What is the difference between table salt and sea salt?
Did you know? Although ‘Himalayan Salt’ is very popular, and millions of people worldwide buy it because they believe it is a ‘clean, natural product’ from Nepal, or Tibet, or Bhutan, in reality it is mined nowhere near the Himalayas, and is definitely not a ‘clean, natural product.’ Although it was formed 800 million years ago, at the current rate of extraction, the salt will be depleted, and it is not a renewable resource.
This pink salt is actually mined in the 2,300 year old Khewra Salt mine in the Jhelum district of Punjab, Pakistan, which is a whopping 186 miles from the Himalayas, and 100 miles south of Islamabad.
Alexander the Great was purported to be the one who discovered the salt mine, in 327 B.C., but it wasn’t until the 13th century that the mine was put into operation. The invading Mughals took over the mine, until 1809 when the Punjabi’s took over. Then, in 1849, the British empire claimed the mine, and used forced labor to build new tunnels and mine the salt. The workers (local men, women, and children) were locked inside and not let out until they’d filled their quotas of salt. In 1876, during a protest, 12 were shot and killed.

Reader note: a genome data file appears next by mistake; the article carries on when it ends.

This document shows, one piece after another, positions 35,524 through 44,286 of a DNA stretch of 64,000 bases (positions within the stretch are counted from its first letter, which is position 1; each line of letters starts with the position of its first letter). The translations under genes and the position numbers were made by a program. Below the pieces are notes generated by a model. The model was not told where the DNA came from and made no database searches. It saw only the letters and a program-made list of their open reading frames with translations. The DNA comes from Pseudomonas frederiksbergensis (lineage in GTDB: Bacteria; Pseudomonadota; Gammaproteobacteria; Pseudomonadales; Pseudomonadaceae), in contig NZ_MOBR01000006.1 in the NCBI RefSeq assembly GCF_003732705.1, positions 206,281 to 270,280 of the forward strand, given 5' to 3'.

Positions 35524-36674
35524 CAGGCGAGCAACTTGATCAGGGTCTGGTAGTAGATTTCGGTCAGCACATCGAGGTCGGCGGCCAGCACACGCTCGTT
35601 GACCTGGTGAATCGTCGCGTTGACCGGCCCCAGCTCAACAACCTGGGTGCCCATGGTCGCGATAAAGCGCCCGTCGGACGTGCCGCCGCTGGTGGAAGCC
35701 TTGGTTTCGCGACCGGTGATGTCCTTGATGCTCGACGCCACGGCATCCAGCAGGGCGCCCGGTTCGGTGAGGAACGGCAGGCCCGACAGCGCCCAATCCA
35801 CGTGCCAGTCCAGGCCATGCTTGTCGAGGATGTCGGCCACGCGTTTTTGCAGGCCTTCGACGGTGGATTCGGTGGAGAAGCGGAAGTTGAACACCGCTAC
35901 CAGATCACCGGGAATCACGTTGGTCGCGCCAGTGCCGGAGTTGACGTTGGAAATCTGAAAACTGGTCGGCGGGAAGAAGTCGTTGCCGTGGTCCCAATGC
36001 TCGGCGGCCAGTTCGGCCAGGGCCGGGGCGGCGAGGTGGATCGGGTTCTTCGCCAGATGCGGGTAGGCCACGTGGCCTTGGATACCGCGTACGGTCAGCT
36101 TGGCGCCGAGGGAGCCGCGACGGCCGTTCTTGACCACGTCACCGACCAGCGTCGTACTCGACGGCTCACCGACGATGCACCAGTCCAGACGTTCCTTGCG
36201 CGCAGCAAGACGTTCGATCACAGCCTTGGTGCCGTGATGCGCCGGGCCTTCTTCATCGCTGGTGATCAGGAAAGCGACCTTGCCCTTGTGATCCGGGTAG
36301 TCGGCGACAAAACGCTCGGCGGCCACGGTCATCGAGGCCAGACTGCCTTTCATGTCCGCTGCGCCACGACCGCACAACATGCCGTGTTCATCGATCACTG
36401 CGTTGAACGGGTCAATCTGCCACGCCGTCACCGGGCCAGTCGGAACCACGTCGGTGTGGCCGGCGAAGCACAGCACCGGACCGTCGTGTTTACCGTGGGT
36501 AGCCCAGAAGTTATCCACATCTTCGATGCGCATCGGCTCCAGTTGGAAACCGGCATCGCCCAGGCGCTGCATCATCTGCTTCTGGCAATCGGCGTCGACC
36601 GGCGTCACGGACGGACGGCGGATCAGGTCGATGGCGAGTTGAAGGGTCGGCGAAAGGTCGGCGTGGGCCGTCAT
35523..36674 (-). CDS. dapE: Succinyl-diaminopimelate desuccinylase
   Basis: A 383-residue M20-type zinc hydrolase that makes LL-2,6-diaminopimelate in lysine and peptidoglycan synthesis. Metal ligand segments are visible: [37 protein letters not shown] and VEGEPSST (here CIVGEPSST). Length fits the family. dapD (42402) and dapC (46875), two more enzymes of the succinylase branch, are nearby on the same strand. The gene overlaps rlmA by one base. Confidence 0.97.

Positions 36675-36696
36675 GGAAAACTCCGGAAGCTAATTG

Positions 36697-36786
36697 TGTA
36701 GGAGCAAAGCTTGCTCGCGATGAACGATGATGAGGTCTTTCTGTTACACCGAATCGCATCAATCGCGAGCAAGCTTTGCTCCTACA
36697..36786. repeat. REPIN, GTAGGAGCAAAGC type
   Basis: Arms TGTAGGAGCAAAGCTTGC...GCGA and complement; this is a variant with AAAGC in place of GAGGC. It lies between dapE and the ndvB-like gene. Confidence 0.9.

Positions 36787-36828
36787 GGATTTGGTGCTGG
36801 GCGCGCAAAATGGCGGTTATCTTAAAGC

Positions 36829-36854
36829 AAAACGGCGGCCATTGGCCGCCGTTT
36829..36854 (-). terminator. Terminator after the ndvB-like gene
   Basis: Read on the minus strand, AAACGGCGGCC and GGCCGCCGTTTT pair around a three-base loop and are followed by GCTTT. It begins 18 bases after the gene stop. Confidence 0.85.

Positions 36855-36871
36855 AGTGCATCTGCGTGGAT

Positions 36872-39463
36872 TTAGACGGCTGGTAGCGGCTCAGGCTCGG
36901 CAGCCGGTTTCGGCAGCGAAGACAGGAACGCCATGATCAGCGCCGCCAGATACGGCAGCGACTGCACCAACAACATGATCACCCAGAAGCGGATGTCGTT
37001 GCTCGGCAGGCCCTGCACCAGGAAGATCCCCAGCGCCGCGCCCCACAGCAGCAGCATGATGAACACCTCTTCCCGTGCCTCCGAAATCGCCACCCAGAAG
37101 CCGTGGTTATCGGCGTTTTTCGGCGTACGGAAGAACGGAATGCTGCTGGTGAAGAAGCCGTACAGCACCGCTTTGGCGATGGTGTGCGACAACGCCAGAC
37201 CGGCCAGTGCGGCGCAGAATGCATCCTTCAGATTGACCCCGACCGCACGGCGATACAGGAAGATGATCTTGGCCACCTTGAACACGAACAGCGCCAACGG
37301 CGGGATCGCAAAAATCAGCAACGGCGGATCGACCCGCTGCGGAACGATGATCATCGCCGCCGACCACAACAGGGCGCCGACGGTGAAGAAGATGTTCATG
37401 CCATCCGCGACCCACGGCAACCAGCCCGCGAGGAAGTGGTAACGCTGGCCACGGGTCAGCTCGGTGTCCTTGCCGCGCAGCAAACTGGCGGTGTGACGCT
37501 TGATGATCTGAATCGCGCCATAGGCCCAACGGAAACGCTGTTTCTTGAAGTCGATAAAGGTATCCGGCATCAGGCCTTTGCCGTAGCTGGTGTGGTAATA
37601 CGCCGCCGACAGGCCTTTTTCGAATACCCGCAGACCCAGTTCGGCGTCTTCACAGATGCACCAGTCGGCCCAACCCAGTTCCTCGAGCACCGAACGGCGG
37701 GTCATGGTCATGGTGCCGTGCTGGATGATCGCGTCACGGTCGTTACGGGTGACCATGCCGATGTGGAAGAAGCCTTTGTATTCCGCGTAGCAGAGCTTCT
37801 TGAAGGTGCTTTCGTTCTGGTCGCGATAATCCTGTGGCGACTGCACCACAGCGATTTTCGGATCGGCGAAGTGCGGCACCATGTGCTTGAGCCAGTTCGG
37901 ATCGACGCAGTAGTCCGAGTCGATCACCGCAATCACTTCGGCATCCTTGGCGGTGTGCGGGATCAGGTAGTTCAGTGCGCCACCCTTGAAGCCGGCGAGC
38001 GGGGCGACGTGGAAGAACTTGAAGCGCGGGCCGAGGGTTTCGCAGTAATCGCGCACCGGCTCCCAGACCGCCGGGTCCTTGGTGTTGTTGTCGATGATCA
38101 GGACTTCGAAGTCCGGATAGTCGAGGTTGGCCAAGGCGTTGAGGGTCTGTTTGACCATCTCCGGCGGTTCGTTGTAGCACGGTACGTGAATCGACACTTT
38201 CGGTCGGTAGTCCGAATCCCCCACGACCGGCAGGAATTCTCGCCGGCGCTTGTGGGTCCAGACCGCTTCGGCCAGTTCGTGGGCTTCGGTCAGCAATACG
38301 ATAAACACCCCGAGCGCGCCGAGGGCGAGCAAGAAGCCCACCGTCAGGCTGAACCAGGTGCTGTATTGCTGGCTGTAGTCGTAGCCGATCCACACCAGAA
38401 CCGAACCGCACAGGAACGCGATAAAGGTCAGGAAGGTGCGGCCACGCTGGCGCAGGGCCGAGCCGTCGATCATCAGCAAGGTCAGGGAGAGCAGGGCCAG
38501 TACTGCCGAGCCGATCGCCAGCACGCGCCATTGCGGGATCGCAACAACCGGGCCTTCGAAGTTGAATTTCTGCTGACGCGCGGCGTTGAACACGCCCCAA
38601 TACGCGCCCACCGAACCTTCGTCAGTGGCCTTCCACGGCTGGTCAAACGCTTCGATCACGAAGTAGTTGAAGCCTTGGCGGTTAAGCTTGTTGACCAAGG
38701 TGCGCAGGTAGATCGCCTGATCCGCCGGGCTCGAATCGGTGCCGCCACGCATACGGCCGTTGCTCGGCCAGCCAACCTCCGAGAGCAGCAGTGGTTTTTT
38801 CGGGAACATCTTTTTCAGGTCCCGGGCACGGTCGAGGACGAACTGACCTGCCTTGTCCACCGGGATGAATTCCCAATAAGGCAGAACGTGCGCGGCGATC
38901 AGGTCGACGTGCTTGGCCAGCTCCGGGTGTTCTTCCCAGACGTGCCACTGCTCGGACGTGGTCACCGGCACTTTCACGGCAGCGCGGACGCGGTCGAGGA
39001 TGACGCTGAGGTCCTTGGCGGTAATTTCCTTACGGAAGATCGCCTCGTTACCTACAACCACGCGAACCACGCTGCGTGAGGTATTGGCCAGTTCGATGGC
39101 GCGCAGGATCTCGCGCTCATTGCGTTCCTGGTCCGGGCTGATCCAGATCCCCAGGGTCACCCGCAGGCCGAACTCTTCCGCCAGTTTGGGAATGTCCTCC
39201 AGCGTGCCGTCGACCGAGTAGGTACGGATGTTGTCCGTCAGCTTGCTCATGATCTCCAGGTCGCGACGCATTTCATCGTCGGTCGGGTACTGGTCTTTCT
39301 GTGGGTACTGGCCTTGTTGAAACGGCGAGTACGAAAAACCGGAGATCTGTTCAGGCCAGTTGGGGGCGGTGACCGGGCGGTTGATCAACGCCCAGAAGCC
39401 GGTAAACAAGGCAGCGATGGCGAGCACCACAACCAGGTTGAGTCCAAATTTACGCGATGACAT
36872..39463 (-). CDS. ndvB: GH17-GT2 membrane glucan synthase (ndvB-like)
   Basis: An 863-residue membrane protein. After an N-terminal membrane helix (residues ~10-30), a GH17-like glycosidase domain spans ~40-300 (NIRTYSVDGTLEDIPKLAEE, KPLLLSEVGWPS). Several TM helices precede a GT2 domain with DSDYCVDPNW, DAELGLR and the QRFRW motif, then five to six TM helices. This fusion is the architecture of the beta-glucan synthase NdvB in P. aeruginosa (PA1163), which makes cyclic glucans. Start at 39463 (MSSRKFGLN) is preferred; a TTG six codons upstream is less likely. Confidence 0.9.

Although it is no longer in British hands (they left in 1947), all modernization put into the mine by the British was torn out, and the workers in the mine, at least up until 2005, labored under ‘medieval conditions’.
Some sellers of Himalayan pink salt actually promote it by stating, “The salt is mined by hand by skilled workers using traditional methods, so there's little to no pollution or waste byproducts from manufacturing….”
The Khewra Salt mine produces around 350,000 tons of salt per year, and to open new tunnels to extract the salt, explosives are used to blow open the mouth of the cave. 50% of the salt is mined at a time.
At present, the mine’s tunnel network extends about 25 miles through 19 different levels.
Salt is a crystal, and crystals are used in present-day technology, in computers, TVs and cell phones. Their ability to emit specific frequencies and store large amounts of information makes crystals essential to modern technologies.
The crystals of Himalayan salt most definitely hold the trauma of the people forced to work in this mine, in centuries past, and even up to recent times. Is this something you want to put on your food, and bring into your body?
In contrast, the Fleur de Sel in Rubbo Salt of the Earth, has been evaporated naturally, and comes from the living sea water on the coast of France. It is gently hand-raked, gathered into mounds, and the mounds are taken to the local saltraker cooperative, packaged and sold.